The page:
writing as the thinker's canvas

by brown1 min read30th Oct 20181 comment

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Explaining something you think to another person sets a much higher standard than convincing yourself. You have to translate from your own brain-speak. You also must explain using concepts the other party understands. It also brings online your "convincing other people" modules, which are pretty powerful. [1]

Writing stuff down also means there's a record. Writing can stabilise your attention. It can bring you back & let you loop over parts, note diversions and pursue multiple lines of inquiry. It's extra working memory, that stuffs gold. [2]

If you're just starting out with writing things, try not to judge what you're written too harshly.

Experiment:

Set a timer for 5 minutes, pick a person in your life, now explain something to them you'd think would be useful for them. Don’t force it. Sit. intend for your writing to explain. Notice when and where you get stuck. Mull over it. Discover anything?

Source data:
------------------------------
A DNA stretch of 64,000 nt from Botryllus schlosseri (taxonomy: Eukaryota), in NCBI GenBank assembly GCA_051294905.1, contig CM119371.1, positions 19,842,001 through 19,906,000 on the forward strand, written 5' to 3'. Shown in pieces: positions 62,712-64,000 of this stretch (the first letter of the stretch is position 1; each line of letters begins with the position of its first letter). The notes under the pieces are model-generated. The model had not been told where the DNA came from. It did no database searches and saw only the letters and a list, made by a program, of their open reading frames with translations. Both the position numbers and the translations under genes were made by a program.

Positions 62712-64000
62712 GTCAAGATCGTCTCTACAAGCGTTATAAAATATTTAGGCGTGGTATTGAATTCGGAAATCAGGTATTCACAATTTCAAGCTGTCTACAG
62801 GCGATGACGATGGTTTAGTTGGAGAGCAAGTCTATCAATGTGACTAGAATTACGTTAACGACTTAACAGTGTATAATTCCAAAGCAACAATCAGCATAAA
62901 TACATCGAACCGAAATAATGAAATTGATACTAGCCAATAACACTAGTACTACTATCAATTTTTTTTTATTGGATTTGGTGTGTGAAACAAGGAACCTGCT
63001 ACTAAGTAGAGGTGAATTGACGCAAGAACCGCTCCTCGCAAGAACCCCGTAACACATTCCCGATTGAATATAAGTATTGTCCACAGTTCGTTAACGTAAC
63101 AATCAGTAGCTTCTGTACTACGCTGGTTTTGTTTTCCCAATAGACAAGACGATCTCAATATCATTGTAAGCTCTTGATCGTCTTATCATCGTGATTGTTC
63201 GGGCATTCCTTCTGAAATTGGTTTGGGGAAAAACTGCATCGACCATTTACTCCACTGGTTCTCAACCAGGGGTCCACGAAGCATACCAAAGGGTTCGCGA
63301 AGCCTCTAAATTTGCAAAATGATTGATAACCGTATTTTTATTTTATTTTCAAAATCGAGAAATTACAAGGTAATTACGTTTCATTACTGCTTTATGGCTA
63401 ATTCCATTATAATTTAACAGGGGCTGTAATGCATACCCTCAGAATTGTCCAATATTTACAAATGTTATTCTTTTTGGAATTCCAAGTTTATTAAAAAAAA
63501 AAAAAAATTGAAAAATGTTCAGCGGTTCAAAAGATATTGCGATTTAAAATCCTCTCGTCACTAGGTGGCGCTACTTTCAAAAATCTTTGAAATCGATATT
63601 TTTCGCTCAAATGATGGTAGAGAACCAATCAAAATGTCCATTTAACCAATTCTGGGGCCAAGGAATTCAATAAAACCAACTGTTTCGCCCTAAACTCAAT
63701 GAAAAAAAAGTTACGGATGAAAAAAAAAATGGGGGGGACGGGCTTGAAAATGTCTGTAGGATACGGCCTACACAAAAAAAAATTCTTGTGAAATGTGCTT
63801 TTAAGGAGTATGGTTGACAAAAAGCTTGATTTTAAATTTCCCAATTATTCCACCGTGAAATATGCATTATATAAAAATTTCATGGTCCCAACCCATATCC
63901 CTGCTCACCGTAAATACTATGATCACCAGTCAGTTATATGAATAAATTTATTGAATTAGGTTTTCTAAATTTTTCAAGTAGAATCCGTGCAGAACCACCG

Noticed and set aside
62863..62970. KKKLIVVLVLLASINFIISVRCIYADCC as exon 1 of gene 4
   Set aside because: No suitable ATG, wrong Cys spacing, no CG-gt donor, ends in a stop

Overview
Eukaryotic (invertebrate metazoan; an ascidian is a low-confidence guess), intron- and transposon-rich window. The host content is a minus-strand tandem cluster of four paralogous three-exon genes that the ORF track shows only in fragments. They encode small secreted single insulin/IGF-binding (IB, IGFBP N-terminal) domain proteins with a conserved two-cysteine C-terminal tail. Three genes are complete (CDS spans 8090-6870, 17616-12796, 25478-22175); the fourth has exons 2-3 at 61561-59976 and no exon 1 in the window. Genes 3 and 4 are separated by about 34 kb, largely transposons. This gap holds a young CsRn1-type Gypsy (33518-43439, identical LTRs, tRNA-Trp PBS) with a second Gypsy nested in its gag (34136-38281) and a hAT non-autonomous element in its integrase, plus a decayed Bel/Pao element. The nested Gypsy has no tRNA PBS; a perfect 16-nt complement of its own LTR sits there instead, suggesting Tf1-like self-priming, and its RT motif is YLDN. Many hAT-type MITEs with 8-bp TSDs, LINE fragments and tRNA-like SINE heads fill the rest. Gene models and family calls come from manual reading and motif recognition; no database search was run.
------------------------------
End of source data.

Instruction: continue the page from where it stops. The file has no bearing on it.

When you write down your thoughts, you can see them from the outside. You can bring your verification modules online. You can recognise good writing, far easier than produce it. [3]


Notes

[1] I'm reminded of how if an abstract logic puzzle is reframed in terms of other people's dishonesty subject's accuracy jumps like crazy. "the other monkey might be cheating" is the native architecture.

[2] Use a whiteboard to think better.

[3] I've heard artists call this "the gap". The space between your ability to produce and your ability to recognise good art. Also: Babble & Prune

Why Programming is a Good Medium for Expressing Poorly Understood and Sloppily Formulated Ideas - GJ Sussman

“I write because I don't know what I think until I read what I say.” ― Flannery O'Connor

1 comments, sorted by Highlighting new comments since Today at 6:04 PM
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I personally find just writing quite a challenge when trying to convey an idea to someone else, not everyone has the same learning style so I try as much as possible to use multiple mediums when explaining. For example: drawing pictures or saying something out loud including sound affects or gesticulating. So, while I agree with your point, I think that additional forms of explaining are equally as invaluable